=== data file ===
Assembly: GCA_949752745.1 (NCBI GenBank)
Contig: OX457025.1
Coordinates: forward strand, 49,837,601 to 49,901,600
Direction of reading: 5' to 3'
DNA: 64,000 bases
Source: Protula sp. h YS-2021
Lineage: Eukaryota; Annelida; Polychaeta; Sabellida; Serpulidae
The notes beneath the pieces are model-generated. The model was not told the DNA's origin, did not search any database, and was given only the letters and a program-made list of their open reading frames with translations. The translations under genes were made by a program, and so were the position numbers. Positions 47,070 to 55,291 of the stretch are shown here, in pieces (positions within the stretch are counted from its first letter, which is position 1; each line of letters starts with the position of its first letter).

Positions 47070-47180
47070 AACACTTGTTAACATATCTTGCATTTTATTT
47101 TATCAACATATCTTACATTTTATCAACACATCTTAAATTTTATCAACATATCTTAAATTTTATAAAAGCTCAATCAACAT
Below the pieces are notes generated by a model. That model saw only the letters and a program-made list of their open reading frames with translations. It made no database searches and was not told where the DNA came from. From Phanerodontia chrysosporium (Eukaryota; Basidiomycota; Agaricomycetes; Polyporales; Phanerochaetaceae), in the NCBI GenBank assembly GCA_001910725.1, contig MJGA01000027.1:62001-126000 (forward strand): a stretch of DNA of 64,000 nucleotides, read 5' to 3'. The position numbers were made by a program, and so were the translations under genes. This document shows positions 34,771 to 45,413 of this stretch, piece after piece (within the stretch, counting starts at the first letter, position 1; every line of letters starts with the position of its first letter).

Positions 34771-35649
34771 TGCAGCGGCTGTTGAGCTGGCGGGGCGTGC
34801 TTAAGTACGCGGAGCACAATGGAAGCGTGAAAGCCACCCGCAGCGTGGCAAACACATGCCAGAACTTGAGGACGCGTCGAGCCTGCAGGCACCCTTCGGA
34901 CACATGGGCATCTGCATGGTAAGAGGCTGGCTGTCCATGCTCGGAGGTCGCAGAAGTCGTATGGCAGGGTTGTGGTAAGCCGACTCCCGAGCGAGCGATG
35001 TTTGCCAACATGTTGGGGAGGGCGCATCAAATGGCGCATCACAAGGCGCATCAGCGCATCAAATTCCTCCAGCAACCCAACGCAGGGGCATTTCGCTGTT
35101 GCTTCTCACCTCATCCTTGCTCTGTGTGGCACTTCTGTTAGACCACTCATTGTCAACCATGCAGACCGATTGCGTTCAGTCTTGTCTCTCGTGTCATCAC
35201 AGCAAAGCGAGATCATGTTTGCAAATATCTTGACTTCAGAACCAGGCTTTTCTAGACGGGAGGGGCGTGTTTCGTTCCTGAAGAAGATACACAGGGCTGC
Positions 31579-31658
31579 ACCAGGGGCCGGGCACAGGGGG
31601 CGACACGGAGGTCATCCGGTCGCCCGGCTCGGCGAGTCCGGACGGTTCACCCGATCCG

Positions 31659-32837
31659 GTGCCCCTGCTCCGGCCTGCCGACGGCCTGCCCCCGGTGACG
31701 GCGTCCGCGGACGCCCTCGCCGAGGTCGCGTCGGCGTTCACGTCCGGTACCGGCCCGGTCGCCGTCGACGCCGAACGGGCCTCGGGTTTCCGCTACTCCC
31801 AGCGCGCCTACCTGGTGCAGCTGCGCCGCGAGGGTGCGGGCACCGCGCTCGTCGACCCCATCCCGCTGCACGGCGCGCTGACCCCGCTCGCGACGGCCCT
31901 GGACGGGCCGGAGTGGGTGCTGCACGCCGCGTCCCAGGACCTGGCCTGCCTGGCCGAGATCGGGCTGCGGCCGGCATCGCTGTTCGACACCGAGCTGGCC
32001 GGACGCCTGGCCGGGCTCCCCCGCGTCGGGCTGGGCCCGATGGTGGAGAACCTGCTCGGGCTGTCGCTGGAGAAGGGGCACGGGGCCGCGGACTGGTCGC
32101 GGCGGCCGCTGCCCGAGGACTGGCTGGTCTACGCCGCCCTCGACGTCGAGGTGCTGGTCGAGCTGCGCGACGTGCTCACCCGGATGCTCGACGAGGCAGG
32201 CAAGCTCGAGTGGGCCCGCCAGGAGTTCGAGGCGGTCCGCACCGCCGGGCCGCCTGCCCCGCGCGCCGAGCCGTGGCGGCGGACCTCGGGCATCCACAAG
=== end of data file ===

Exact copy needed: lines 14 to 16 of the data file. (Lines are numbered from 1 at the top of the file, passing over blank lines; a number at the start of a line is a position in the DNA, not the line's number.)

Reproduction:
34771 TGCAGCGGCTGTTGAGCTGGCGGGGCGTGC
34801 TTAAGTACGCGGAGCACAATGGAAGCGTGAAAGCCACCCGCAGCGTGGCAAACACATGCCAGAACTTGAGGACGCGTCGAGCCTGCAGGCACCCTTCGGA
34901 CACATGGGCATCTGCATGGTAAGAGGCTGGCTGTCCATGCTCGGAGGTCGCAGAAGTCGTATGGCAGGGTTGTGGTAAGCCGACTCCCGAGCGAGCGATG